Employers Mutual was the first workers compensation insurance company in the United States. The Wausau company set new standards for workplace safety that became national models.
The company was founded in Wausau in 1911 shortly after the nation’s first workers compensation law was passed in Wisconsin.
Before the workers compensation law passed, the only way an employee injured at work could receive any compensation was to sue his or her employer for negligence. This was a costly and lengthy process that most factory workers couldn’t afford to undertake.
Besides creating a legal framework for workers compensation, the new law also promoted labor rights by extending protection to all workers. The passage of the law led to a whole new type of insurance.
Companies like Employers Mutual were deeply invested in workplace safety and injury prevention. Reducing the number of industrial accidents would naturally lead to less money lost to claims.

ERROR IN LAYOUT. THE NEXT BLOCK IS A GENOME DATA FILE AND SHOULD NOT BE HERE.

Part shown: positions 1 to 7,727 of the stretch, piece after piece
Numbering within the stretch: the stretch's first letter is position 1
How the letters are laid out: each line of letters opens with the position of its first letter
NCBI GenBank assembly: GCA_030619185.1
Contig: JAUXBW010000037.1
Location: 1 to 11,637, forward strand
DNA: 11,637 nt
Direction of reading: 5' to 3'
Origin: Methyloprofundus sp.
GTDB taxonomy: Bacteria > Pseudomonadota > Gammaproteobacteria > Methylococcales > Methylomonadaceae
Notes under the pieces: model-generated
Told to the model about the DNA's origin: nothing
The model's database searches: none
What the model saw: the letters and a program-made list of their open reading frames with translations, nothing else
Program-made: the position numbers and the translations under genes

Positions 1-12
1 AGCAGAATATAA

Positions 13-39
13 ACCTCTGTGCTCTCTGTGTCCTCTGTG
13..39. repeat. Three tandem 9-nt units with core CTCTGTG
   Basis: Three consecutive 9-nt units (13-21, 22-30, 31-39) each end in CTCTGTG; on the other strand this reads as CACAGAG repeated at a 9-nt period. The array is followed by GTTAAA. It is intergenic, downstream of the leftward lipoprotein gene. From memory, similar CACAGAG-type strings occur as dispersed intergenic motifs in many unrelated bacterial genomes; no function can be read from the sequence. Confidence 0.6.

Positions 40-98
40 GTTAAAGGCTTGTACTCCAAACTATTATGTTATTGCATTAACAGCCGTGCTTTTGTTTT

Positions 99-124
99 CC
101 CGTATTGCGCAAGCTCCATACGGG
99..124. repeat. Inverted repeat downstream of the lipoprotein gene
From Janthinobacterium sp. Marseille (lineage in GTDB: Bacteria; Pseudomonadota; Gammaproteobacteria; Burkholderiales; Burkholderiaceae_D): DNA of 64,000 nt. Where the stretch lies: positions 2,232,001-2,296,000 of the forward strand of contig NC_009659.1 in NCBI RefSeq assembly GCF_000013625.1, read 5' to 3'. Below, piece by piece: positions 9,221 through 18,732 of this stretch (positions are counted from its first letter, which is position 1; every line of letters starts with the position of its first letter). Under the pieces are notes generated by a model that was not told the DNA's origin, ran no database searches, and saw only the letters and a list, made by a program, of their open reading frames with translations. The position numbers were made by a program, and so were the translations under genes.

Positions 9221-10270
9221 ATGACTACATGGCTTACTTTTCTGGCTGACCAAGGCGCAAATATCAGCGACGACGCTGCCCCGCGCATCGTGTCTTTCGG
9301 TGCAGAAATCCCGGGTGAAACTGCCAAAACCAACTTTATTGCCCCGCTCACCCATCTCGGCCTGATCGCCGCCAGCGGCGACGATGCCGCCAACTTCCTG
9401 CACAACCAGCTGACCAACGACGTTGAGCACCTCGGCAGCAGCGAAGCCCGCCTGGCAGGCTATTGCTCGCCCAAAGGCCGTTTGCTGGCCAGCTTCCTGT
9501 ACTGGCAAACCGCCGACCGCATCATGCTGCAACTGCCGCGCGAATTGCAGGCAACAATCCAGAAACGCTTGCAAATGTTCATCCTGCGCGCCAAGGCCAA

Audiometers were first developed in the 1920s to produce a set of standard tones on specific frequencies to test the limits of a person’s hearing and to check for existing hearing loss. By the mid-1950s, Employers Mutual had embraced audiometers as an indispensable tool in preventing hearing loss. Employers Mutual developed one of the first hearing-loss prevention programs. A central part of that program was testing the hearing of employees of policyholders with noisy shops and factories using audiometer
This story was produced in partnership with Wisconsin 101.